In the 1950s, Democratic politicians in Virginia, led by Sen. Harry Byrd Sr., undertook an effort called "massive resistance." Through various legislative and administrative means, they sought to circumvent the mandate for school integration that the Supreme Court had issued in the 1954 case of Brown v. Board of Education.
Similar stirrings can be heard today in Illinois--specifically, from the Cook County State's Attorney's office, which prosecutes crimes in Chicago. At issue is not the 14th Amendment's guarantee of equal protection before the law, but the Second Amendment's guarantee of the right to keep and bear arms.
Over the past quarter-century, most states have enacted laws easing the burdens on citizens who wish to exercise their Second Amendment rights. But the Land of Lincoln has been a laggard--so much so that Illinois is now the only state in the country with an across-the-board ban on the carrying of concealed firearms in public.
That ban, as we noted in December, has been successfully challenged in court. In Moore v. Madigan, a three-judge panel of the Seventh U.S. Circuit Court of Appeals held, in the words of Judge Richard Posner, that "the Supreme Court's interpretation of the Second Amendment . . . compels us to reverse" lower-court decisions upholding the ban "and remand them to their respective district courts for the entry of declarations of unconstitutionality and permanent injunctions."
Immediately striking down the law and leaving nothing in its place could cause public-safety problems. To avoid this problem, Posner explained, "we order our mandate stayed for 180 days to allow the Illinois legislature to craft a new gun law that will impose reasonable limitations . . . on the carrying of guns in public." It was at a state House hearing in Springfield that the massive resistance-like idea was mooted.
"Prosecutors in Chicago are telling state lawmakers they can essentially ignore a federal court ruling and not legalize concealed carry in Illinois," reports the Illinois Watchdog website:
Paul Castiglione, policy director for the Cook County State's Attorney's office, told lawmakers there is no need for a new law.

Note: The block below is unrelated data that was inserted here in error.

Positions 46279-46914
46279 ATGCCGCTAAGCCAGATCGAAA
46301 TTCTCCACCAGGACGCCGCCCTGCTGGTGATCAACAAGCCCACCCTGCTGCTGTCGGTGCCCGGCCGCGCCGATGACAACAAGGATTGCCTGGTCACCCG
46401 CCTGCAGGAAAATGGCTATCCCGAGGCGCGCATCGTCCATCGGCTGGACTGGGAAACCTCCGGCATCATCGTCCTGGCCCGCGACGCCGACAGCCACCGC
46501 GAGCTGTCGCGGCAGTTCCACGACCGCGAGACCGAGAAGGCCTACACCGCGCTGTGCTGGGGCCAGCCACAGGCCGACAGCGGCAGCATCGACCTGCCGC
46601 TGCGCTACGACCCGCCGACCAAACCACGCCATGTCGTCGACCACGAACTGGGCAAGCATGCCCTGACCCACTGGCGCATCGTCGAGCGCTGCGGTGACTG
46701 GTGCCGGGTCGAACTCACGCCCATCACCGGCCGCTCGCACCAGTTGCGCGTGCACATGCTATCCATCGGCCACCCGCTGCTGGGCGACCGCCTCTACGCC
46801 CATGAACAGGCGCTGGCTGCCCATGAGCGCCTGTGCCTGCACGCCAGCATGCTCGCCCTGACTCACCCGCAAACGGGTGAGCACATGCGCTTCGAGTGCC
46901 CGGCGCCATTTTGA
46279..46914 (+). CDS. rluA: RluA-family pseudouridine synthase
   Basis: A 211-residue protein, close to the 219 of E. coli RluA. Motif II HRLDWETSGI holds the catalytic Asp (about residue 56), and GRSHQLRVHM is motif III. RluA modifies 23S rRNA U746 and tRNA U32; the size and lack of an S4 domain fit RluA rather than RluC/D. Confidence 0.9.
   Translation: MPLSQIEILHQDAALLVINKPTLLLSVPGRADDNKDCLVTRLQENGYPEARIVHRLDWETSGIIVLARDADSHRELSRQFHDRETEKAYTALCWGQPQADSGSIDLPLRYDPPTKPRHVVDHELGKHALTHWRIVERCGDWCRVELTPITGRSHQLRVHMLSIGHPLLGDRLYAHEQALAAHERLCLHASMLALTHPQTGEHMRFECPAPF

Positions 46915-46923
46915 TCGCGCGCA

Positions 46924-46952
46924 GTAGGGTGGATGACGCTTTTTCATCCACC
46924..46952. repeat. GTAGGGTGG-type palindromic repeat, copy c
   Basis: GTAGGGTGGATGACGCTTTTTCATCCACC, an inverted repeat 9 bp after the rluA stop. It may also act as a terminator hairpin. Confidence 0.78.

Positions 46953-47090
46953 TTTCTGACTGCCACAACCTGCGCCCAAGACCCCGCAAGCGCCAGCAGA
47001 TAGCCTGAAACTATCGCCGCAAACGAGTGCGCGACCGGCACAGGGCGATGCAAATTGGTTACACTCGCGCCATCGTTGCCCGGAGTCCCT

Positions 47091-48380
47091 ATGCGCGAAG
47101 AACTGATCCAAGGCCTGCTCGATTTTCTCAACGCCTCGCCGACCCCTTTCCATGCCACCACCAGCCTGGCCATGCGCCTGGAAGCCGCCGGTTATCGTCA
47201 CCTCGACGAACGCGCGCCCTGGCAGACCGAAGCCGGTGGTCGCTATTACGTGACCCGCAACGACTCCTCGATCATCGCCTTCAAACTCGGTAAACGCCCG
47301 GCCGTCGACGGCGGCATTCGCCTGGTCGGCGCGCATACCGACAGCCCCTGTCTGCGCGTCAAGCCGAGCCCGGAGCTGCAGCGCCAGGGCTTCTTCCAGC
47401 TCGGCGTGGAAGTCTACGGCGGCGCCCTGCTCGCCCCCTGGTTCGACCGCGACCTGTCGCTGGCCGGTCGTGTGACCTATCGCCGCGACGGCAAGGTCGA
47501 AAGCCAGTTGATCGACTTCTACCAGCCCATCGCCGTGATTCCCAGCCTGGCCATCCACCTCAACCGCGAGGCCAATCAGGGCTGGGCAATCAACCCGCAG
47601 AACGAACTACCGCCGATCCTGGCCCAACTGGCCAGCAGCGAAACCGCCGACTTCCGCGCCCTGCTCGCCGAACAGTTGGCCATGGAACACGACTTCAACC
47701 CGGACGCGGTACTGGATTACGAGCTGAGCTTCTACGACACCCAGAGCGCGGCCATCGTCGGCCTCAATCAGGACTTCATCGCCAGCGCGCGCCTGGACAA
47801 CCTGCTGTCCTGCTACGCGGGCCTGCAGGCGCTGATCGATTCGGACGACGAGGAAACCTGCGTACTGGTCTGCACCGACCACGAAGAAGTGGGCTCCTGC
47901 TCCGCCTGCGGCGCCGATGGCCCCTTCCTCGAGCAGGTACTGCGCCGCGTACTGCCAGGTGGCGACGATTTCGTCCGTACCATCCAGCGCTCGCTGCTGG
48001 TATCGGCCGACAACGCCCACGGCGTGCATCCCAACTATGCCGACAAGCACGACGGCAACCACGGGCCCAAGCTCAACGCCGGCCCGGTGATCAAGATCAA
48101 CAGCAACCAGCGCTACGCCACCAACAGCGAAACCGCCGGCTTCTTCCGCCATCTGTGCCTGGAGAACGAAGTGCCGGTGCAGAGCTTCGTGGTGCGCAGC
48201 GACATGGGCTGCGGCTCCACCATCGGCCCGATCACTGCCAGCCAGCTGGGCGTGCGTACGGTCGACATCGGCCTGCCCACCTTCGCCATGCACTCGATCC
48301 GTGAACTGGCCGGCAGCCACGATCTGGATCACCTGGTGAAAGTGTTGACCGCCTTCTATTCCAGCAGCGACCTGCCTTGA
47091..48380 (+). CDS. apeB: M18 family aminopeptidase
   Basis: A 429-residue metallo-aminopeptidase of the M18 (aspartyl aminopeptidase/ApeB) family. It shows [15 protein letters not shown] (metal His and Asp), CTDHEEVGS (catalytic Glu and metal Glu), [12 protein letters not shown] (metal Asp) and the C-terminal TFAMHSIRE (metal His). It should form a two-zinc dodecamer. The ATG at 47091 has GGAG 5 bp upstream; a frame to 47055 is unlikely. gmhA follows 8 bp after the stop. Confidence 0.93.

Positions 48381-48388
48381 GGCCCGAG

"Only the Illinois Supreme Court can declare a statue [sic] from (the legislature) unconstitutional," Castiglione told lawmakers Tuesday. "I heard (someone) say that after 180 days our UUW (unlawful use of weapon) statute is unconstitutional. Not so."
Castiglione's assertion met with skepticism even from a Chicago Democrat, Rep. Michael Zalewski. "We're charged with passing a constitutional [law] down here in the next 60 to 90 days," the Watchdog quotes Zalewski as saying. "And if there is a dissenting belief that there is no ticking clock, it's going to cause all of us who wish to come to a constitutional, fair, and balanced solution [to have] a more difficult slog ahead."
Castiglione's constitutional theory is so bizarre and wrongheaded as to suggest either shocking ignorance or an intent to deceive. It's true that the Illinois Supreme Court is the final authority when it comes to interpreting the state constitution. But federal courts strike down state statutes all the time for violating the U.S. Constitution. In the 2010 case of McDonald v. Chicago, the U.S. Supreme Court held that the Second Amendment, like most other provisions of the Bill of Rights, is "incorporated" against the states. That means a state or local law violating it is as unconstitutional as a federal one.
The December ruling isn't necessarily the final word. Last month Illinois's Attorney General Lisa Madigan filed a petition asking the full Seventh Circuit to rehear the case. If that petition is denied or the full court upholds the panel's ruling, she could appeal to the U.S. Supreme Court, which has not yet taken a position on whether the Second Amendment protects a right to concealed carry.
It's entirely legitimate for the state to exhaust its appeals. But following Castiglione's advice to defy the authority of the federal courts would be as outrageously lawless as massive resistance was.